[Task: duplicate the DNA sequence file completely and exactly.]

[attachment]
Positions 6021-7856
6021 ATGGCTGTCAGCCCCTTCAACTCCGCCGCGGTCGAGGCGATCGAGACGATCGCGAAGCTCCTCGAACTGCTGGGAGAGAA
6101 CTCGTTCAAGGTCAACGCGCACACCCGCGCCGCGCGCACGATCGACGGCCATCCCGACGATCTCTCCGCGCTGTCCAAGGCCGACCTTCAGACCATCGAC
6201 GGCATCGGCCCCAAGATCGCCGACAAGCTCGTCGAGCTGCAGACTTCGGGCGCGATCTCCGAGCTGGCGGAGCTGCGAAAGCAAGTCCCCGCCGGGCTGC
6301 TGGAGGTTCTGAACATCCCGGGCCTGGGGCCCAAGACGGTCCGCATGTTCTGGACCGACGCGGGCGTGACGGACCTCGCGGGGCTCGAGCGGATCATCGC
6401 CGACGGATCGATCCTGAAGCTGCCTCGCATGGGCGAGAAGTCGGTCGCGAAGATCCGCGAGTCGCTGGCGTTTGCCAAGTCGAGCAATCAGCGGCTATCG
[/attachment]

Positions 6021-7856
6021 ATGGCTGTCAGCCCCTTCAACTCCGCCGCGGTCGAGGCGATCGAGACGATCGCGAAGCTCCTCGAACTGCTGGGAGAGAA
6101 CTCGTTCAAGGTCAACGCGCACACCCGCGCCGCGCGCACGATCGACGGCCATCCCGACGATCTCTCCGCGCTGTCCAAGGCCGACCTTCAGACCATCGAC
6201 GGCATCGGCCCCAAGATCGCCGACAAGCTCGTCGAGCTGCAGACTTCGGGCGCGATCTCCGAGCTGGCGGAGCTGCGAAAGCAAGTCCCCGCCGGGCTGC
6301 TGGAGGTTCTGAACATCCCGGGCCTGGGGCCCAAGACGGTCCGCATGTTCTGGACCGACGCGGGCGTGACGGACCTCGCGGGGCTCGAGCGGATCATCGC
6401 CGACGGATCGATCCTGAAGCTGCCTCGCATGGGCGAGAAGTCGGTCGCGAAGATCCGCGAGTCGCTGGCGTTTGCCAAGTCGAGCAATCAGCGGCTATCG